After the loss of Rhodes the knights had no home until 1530, when Charles V. gave them the island of Malta (whence the name "Knights of Malta"), which they defended courageously against the Turks. With the grand-mastership of Jean de la Valette (1557-68) the order reached its climax, but the Reformation brought them one disaster after another, while internal dissension added to the calamities, and the knights became mere protectors of merchantmen against pirates. Under the Grand Master Ferdinand von Hompesch, the island was betrayed to Bonaparte and on Sept. 4, 1800, it was seized by the English. The order was suppressed in Bavaria and Spain, while Paul I. of Russia, who had been elected grand master in place of Von Hompesch, was not recognized by the pope. The Roman Catholic remnants were collected under the administration of a grand master who is appointed by the pope and who has resided in Rome since 1834.
In Prussia the commandery of Brandenburg preserved its existence as the Protestant part of the order, although its property was confiscated in 1810 and it became a meaningless decoration. In 1852, however, it was reorganized by Frederick William IV., and has since been extremely active as a hospital order. It has founded some fifty hospitals, including one established at Beirut during the persecutions of the Christians by the Druses of Lebanon in 1860. In the wars of 1864, 1866, and 1870 the Hospitalers gave invaluable aid to the sick and wounded. In like manner the Roman-Catholic Hospitalers, called distinctively Knights of Malta, have revived the original functions of the order, at least in Germany.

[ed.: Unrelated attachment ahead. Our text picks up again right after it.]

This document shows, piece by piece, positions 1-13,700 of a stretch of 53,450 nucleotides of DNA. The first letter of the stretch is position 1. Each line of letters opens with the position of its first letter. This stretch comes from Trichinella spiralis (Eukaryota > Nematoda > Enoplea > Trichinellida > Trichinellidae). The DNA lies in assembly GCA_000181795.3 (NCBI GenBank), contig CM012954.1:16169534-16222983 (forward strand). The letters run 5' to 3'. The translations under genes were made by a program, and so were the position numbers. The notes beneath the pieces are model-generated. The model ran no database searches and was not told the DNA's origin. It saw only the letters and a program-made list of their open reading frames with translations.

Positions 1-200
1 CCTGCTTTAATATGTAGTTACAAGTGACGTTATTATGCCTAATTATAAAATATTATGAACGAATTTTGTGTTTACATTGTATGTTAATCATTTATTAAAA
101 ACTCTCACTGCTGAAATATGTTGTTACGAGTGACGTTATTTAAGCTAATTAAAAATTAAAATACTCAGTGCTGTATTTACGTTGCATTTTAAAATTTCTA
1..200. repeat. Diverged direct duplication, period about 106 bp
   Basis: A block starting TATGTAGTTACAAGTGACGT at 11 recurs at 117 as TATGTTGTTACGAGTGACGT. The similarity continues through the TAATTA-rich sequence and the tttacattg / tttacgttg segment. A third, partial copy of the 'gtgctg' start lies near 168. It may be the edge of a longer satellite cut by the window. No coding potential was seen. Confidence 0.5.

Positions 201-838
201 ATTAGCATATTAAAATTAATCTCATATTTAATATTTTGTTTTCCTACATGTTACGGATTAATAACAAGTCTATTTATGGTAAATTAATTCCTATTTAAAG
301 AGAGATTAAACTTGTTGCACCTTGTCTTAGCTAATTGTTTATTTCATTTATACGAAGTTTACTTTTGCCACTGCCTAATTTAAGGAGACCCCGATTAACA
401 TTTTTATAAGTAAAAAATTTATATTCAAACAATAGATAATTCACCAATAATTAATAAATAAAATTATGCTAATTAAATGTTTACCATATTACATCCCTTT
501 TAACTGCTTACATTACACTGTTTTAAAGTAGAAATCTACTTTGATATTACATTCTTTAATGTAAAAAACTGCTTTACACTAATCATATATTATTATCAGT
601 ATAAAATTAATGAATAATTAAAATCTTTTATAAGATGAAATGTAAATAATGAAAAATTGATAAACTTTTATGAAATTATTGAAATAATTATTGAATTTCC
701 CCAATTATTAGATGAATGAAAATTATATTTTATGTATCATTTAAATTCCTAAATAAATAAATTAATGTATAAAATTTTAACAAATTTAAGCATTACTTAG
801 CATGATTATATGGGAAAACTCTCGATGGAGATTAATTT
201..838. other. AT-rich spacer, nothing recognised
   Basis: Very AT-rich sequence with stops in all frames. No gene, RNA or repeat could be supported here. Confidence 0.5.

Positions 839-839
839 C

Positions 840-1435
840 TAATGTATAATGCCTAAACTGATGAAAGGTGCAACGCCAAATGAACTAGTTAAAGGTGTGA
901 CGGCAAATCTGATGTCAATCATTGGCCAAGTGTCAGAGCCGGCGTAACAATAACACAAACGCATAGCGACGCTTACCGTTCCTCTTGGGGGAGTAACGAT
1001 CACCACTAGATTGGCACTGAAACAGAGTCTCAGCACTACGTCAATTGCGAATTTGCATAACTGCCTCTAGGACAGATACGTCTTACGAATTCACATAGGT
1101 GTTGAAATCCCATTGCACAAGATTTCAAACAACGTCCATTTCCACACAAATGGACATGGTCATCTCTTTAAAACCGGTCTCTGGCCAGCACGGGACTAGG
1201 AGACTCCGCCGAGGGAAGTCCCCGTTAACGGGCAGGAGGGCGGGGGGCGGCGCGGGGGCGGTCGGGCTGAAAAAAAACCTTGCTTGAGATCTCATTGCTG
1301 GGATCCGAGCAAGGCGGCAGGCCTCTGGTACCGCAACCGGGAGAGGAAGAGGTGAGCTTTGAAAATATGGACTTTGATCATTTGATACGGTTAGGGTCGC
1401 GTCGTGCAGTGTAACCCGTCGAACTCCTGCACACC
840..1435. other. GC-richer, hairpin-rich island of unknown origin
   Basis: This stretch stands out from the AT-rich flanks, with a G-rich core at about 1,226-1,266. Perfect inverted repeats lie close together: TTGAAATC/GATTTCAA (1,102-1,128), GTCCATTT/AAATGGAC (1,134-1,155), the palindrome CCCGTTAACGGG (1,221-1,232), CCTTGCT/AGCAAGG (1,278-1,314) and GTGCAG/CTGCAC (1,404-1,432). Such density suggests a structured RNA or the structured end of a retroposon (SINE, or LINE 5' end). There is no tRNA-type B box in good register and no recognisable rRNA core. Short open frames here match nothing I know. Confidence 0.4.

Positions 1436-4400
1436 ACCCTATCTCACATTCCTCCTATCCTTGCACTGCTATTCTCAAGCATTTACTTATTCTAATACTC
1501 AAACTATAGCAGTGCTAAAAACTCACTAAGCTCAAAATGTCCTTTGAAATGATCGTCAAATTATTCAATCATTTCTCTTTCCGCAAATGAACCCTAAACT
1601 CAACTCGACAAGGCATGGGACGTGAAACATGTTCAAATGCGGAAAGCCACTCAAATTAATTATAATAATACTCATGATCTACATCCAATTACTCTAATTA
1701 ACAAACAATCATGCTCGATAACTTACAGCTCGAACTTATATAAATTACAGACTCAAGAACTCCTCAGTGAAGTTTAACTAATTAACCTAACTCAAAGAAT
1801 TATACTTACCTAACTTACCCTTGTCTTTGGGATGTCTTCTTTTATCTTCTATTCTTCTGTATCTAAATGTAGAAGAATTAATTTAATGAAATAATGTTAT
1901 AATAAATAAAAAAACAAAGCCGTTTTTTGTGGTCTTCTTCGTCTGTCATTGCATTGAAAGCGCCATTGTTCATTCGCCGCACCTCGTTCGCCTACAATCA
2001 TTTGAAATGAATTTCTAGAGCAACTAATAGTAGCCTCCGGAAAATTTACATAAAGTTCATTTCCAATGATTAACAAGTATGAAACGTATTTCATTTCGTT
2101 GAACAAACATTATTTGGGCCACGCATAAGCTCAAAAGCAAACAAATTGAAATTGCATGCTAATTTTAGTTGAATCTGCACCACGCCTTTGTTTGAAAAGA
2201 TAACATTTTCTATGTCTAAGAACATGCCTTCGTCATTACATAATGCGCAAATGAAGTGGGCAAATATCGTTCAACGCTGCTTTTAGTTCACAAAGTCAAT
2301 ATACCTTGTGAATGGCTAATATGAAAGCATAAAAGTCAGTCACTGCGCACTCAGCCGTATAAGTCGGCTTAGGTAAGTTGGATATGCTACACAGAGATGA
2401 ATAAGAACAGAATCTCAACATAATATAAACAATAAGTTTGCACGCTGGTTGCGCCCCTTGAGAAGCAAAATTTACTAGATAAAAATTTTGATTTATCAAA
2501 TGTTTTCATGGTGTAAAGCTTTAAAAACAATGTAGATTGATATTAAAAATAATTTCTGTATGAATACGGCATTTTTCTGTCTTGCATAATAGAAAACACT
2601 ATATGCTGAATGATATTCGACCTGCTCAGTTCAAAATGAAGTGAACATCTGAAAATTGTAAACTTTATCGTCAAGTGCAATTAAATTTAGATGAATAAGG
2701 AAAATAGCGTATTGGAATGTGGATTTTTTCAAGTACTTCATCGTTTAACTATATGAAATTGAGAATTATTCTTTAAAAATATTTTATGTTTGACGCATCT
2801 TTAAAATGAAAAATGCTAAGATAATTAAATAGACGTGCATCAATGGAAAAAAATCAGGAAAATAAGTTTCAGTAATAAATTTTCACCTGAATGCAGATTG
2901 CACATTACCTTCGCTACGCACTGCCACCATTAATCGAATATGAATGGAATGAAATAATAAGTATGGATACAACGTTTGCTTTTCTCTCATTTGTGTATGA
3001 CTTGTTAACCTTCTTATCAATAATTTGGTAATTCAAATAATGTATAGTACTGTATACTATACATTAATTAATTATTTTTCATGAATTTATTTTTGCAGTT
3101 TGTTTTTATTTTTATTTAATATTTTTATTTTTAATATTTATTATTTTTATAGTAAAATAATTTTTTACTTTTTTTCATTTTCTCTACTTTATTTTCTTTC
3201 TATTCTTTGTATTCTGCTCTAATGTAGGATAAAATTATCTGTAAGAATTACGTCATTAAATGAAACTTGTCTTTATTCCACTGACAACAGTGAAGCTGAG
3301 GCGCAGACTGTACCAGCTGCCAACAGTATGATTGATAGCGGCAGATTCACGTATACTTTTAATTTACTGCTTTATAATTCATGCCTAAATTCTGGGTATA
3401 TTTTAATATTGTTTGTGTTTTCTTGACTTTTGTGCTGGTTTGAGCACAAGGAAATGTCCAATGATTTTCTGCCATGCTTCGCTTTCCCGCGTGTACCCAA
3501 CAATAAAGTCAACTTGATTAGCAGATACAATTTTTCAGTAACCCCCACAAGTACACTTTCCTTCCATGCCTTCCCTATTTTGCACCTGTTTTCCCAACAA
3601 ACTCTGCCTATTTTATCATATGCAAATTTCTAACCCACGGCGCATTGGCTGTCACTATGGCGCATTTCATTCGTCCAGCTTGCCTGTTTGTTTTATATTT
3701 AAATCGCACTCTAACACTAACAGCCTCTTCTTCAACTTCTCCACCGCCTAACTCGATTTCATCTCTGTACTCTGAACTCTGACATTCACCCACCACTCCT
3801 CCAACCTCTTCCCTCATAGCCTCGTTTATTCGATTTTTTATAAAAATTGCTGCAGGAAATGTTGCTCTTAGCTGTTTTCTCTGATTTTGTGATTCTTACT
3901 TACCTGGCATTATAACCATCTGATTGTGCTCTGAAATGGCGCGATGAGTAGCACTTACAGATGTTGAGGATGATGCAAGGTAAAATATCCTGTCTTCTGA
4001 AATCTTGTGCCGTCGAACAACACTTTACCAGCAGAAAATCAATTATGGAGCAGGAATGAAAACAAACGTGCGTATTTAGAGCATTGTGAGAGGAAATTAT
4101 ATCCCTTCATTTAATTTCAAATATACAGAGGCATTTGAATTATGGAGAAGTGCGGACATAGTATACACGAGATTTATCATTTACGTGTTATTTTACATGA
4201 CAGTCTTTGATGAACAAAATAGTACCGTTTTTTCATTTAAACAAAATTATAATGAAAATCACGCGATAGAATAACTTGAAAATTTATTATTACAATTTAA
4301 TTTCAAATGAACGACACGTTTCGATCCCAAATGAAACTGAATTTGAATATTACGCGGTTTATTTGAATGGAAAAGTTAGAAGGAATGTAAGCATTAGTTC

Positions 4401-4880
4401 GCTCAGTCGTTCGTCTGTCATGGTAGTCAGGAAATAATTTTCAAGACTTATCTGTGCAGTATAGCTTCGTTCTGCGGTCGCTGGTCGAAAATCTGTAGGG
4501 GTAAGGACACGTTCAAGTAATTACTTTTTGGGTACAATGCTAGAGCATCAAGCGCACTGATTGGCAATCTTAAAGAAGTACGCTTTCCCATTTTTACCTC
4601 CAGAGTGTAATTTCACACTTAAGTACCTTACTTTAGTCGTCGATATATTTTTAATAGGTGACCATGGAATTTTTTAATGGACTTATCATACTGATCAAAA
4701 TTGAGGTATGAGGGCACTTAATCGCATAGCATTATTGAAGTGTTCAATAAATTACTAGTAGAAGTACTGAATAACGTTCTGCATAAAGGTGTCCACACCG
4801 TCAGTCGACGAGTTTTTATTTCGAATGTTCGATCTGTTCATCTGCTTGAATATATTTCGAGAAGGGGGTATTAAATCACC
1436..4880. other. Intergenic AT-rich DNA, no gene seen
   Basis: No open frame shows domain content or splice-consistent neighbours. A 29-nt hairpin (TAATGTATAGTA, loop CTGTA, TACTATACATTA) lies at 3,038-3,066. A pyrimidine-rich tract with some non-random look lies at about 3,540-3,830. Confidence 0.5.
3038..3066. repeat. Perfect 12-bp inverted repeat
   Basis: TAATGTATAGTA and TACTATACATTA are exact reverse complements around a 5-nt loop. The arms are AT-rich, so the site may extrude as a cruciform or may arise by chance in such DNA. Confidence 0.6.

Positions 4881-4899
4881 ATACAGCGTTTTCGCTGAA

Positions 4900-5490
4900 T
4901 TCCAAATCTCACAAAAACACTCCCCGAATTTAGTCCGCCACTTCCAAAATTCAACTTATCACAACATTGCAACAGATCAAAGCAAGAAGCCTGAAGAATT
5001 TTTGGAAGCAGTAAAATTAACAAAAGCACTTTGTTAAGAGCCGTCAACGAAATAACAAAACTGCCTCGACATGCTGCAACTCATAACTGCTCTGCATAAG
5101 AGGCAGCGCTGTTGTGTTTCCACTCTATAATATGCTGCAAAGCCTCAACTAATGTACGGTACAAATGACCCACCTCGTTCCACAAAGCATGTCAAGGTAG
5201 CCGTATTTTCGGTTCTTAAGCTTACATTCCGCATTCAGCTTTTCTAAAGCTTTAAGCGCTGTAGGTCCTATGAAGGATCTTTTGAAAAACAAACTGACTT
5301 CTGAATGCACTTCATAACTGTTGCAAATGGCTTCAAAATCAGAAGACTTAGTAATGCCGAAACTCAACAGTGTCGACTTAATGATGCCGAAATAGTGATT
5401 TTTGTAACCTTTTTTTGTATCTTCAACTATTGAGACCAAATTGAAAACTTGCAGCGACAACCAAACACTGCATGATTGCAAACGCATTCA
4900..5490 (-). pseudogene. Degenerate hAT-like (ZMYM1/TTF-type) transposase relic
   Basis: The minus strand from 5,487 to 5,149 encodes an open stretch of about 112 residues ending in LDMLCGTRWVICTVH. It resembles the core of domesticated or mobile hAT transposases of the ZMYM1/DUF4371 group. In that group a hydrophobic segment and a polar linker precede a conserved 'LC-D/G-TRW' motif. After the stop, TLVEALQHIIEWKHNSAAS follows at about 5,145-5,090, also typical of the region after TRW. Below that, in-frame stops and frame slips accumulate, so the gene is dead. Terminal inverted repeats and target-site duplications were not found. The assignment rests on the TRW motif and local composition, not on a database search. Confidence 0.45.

BIBLIOGRAPHY: A very complete review of the literature of the subject is given by F. de Hellwald, Bibliographie methodique de l'ordre . . . de St. Jean de Jerusalem, Rome, 1885. The sources are collected in Codice diplomdel sacro militare ordine Gerosolimitano, Lucca, 1733, and in the great work begun by J. Delaville de Roulx, Cartulaire générale de l'ordre des hospitaliers S. Jean de Jerusalern, of which 2 vols. have so far appeared, Paris, 1894 sqq., with which cf. the same author's De prima origine hospitaliorum Hierosolymitarum, Paris, 1885, and his Les Statuts de l'ordre . . . , in Bibliothèque de l'école des chartes, xviii., pp. 341-356. Consult: R. Aubert de Verto; d'Aubeuf. Hist. des chevaliers hospitaliers, Paris, 1726; A. von Winterfeld, (Geschichte des ritterlichen Ordens St. Johannis vom Spital zu Jerusalem, Berlin, 1859; M. J. J. G. Saige, De l'anciénnité de l'hôpital St. Jean de Jerusalem, in Bibliothèque de l'école des chartes. 1863. p. 552; H. von Ortenburg, Der Ritterorden des heiligen Johannes von Jerusalem, Regensburg, 1866; J. Wilson, Concise Account of St. John's Gate, Clerkenwell, and of the Knights of St. John of Jerusalem, London, 1869; F. C. Woodhouse, The Military Religious Orders of the Middle Ages, New York, 1879 A. T. Drane, The Knights of St. John, London, 1881; W. K. R. Bedford, The Regulations of the Old Hospital of the Knights of St. John at Valetta, ib. 1882; G, Uhlhorn, in ZKG, vi (1882), 46; H. Prutz, Kulturgeschichte der Kreuzzüge, pp. 235 sqq., Berlin, 1883; F. von Finck, Uebersicht über die Geschichte des, ritlerlichen Ordens St. Johannis, Berlin, 1890; C. Herrlich, Die Balley Brandenburgh des Johanniterordens, ib.1891; J. von Pflug-Hartung, Die Anfänge des Johanniterordens in Deutschland, ib. 1899: Helyot, Ordres rnonastiques, iii. 72 sqq.; Heimbucher, Orden und Kongregationen; KL, vi. 1791-1803; S. F. A. Caulfield, Dawn of Christianity in Modern Europe . . . Knights of the Hospital . . . , London, 1909.